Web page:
Senate Finance Committee Approves $12,500 EV Tax Credit Bill
On Wednesday, the Senate Finance Committee advanced the Clean Energy for America Act making a few tweaks from earlier proposals. Changes include raising the federal EV tax rebate ceiling to $12,500 and opening the door for automakers who already exhausted their production quotas.
It’s good news for General Motors, which recently begged the government for just such a handout. But any manufacturer participating in the sale of electric vehicles will find themselves similarly blessed by the updated rules — assuming they make it through the halls of Capitol Hill with the necessary support.
Let’s take a peek behind the curtain to see what the updated proposal entails.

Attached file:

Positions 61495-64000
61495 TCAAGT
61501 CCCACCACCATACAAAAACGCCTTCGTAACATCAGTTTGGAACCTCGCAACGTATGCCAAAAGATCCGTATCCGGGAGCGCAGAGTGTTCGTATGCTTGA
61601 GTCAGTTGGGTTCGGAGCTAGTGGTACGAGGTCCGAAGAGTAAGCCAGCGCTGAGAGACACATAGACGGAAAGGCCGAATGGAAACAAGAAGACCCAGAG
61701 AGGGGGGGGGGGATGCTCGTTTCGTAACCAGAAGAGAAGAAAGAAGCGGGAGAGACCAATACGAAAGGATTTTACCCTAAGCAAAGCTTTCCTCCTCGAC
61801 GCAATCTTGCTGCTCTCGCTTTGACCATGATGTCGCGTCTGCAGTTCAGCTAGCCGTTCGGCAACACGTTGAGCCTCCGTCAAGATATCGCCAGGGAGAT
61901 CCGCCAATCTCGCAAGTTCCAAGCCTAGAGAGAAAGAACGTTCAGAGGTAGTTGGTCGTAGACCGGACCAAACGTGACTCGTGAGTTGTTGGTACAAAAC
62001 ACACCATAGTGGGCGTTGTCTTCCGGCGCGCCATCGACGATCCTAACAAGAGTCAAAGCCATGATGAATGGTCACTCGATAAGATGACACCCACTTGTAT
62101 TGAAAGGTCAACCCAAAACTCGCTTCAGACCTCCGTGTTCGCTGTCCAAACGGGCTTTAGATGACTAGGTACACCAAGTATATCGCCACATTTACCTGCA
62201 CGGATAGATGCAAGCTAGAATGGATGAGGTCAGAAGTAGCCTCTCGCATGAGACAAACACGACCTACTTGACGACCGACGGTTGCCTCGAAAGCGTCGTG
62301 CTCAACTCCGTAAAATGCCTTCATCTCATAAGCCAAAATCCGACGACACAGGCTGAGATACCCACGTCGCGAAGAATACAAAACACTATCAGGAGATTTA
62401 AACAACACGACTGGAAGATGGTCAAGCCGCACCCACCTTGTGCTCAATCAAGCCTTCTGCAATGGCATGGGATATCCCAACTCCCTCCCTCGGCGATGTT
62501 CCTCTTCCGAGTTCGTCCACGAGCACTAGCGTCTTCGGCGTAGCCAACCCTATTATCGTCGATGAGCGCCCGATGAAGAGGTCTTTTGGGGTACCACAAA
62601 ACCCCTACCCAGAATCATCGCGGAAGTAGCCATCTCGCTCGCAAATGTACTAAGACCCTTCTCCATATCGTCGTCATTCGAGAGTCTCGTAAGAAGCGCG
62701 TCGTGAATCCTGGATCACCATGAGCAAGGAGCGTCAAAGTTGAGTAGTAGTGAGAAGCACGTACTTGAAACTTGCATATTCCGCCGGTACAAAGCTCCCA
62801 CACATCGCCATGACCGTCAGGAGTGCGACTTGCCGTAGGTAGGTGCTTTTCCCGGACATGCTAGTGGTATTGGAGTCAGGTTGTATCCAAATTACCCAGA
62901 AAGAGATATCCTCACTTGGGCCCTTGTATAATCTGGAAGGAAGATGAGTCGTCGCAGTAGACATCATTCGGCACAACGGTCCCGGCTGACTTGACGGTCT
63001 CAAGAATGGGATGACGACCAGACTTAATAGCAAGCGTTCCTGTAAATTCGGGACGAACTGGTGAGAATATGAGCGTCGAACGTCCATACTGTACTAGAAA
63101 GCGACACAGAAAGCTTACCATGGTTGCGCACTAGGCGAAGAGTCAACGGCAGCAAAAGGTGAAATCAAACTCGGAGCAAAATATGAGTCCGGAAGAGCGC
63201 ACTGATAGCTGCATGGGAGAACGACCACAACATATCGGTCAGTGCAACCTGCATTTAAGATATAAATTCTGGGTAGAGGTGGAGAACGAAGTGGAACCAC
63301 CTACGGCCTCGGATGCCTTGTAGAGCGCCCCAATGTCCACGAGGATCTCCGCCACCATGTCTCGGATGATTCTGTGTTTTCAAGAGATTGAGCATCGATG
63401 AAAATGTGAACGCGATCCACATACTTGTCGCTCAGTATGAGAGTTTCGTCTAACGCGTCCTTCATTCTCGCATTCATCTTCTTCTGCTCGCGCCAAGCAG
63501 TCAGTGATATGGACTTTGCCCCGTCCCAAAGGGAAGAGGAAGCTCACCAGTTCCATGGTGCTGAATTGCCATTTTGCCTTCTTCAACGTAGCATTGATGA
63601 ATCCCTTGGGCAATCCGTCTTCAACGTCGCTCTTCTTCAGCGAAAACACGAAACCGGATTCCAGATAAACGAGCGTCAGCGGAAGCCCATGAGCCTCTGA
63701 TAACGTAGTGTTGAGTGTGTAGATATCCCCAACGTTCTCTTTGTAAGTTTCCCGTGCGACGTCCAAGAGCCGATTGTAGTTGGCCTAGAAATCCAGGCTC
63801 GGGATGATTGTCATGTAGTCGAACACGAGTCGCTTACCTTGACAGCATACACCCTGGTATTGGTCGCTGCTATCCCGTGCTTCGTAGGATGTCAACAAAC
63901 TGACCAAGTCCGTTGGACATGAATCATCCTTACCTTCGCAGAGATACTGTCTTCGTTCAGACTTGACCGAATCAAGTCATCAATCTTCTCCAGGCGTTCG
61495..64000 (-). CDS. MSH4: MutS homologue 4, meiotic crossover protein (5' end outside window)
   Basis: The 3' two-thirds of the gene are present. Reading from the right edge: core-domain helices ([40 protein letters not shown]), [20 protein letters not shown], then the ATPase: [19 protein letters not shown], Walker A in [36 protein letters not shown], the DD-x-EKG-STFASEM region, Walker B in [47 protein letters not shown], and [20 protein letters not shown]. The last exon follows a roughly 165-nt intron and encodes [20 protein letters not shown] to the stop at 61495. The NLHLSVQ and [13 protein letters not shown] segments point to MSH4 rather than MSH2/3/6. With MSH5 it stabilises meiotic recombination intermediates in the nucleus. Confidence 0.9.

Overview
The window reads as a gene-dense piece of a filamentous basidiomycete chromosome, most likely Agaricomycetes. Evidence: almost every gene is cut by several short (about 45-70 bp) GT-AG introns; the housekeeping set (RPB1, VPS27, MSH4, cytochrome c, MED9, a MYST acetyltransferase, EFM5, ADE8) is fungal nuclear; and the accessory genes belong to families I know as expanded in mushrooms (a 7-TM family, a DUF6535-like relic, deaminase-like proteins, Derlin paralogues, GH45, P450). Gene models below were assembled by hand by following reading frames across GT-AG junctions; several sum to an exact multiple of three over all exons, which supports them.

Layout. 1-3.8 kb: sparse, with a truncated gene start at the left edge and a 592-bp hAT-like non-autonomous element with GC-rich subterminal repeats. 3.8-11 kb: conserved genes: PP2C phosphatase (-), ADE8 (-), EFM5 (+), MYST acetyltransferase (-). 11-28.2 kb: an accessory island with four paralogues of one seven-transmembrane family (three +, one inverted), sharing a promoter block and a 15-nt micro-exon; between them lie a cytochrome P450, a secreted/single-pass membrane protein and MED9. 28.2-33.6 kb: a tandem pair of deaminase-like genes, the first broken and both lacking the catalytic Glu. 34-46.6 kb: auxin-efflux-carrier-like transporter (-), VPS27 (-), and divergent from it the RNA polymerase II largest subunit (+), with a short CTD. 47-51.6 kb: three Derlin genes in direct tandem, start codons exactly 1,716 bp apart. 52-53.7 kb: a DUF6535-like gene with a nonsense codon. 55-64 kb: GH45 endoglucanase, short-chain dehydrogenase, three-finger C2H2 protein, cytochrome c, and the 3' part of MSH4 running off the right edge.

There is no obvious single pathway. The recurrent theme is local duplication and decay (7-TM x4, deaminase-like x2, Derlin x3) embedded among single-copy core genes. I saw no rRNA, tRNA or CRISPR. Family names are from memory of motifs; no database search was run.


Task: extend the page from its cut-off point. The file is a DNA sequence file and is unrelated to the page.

European Automakers Think Fuel Taxes Will Increase EV Sales
Undoubtedly eager to improve the take rate of electric vehicles, automakers have a myriad of solutions at their disposal. But the majority have something to do with getting the government involved to futz around with taxes.
Normally, this has to do with making special exceptions for EVs or subsidizing them via rebate programs. But governments seem happy to do this, as increasingly more legislation is advanced that would place restrictions on when and where people will be able to drive internal combustion vehicles, and automakers appear to be getting with the program. We’ve already seen manufacturers choosing sides in America’s gas war and now the Europeans are getting in on the action by demanding higher taxes be imposed on vehicles reliant on gasoline or diesel.